I suspect its the fluidity of the game, the contiguous play, that makes it very hard to isolate key variables (and indeed, to enforce the advantage and offsite rules with any degree of consistency). Most other sports have discretely defined passages of play.
city fan in peace
Thought the Arsenal performance at the Etihad was pretty impressive - not many teams will get points there this season and Arsenal are looking far more like title challengers than they have for a few seasons.
As for the stats - Patrick Finch aludes to it. In baseball the game is defined by very narrow ranges of probability because each phase of play contains only one set of actions and variables. Cricket is similar. In football, by contrast, due to the continual interaction of the other 21 players on the pitch, plus officials, even the crowd - spotting statistical patterns is going to be that much harder. Liverpool failed because those players they bought depended on players around them with whom to interact. Some players can be removed from this team setting and placed in another and it will work, perhaps Liverpool failed spectacularly because the metrics being measured are faulty.
In my own, amateur, observations of the game, there are broadly speaking four sets of actions
1. defensive / possession regaining actions
2. the transitional act from regaining to utilising
3. offensive / possession utilisation actions.
4. the transitional act of loss of possession
Possession regaining actions include closing players down, tracking back, blocking, defending, tackling, keeping formational shape when defending, marking runners, marking for corners, stepping up to catch players offside. And more besides. There will be measurements of a player's awareness, their movement, their tackling accuracy, and much more.
Transitional regaining acts include intercepting passes, clearances, what the player did with the ball - lump it clear or play towards one of their own - and the accuracy of that.
Offensive acts are runs made off the ball to pull defences around (really important - and also were those runs made in a realistic way so the player could have been reached by an accurate pass, or were they expecting the impossible from their team-mates?), breaks, runs made with the ball, passes, throw-ins, shots, movement - accuracy and effectiveness of all of these is important but not as important as the actual act itself. For example, in any 10 minute spell with possession, a winger can consistently make great runs and not receive a pass. This running causes a defender or two to follow him, leaving a gap. Alternatively the defenders realise the player is not going to receive a pass and may drift infield to do something more useful. At this point a decisive pass can play the under-utilised winger in and set up a goal-scoring opportunity. Obviously shots made / on target / straight at the keeper etc. There is luck involved too but the more possession and passing a team does the more likely they are to get into shooting scenarios, the more likely they are to score.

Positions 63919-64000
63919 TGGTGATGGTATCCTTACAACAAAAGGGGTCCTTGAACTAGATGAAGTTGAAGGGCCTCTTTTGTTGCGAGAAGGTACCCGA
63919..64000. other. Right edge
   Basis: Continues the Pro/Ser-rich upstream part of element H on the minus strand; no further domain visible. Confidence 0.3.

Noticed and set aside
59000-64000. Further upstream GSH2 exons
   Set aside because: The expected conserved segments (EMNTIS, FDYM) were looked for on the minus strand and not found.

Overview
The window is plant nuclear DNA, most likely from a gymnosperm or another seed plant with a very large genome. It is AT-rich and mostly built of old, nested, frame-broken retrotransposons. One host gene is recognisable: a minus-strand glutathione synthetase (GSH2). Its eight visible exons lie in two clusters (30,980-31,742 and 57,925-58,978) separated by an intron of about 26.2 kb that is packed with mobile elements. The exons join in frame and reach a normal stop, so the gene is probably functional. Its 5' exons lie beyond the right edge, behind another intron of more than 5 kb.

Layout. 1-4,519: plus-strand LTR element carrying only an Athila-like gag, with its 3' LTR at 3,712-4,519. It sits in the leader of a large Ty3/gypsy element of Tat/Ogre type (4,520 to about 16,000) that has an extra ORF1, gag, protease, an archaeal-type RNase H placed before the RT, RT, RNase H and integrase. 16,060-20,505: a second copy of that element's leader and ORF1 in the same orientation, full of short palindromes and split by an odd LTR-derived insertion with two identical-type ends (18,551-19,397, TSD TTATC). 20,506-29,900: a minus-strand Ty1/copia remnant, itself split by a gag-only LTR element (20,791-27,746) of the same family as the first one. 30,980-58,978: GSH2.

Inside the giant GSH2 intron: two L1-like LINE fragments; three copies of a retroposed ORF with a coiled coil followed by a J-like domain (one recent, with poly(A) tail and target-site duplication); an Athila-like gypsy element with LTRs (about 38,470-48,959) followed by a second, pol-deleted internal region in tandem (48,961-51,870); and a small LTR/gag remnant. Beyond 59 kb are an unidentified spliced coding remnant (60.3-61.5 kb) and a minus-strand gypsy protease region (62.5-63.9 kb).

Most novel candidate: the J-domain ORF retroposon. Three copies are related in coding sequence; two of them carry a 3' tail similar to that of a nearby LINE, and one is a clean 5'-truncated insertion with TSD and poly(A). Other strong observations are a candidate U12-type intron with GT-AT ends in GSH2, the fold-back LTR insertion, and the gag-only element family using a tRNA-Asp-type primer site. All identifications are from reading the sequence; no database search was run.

Last there is the loss of possession. Except where down to consistent carelessness, consistent poor positioning or consistent poor awareness this could be down to how your opponent plays. But it is important to note risks taken when a team is stretched - risky passes made by defenders cost goals, overly cautious passing by attacking players causes attacks to break down and lose momentum.
None of these lists are the least bit exhaustive and there will be subtleties and intricacies which as a non-player I don't see.
I don't know the answer. There is quality and consistency of decision-making, speed of thought, presence of mind, adaptability, inventiveness - how do you quantify them? Or is the metric something that is missed, but implied by all of these factors? Is it too chaotic to predict and only general patterns can be derived? Will we forever be subjected to the inane, cliche-ridden banality of football pundits who seem to have as little awareness in commentary box as they had as either players or in management?
As mentioned by others, the long ball game was the result of a poor reading of stats and it has caused unparalleled damaged to the English game. Having kids play on full-sized pitches with full-sized goals has created a nation of hit-and-hopers instead of any appreciation of the finer arts of playing...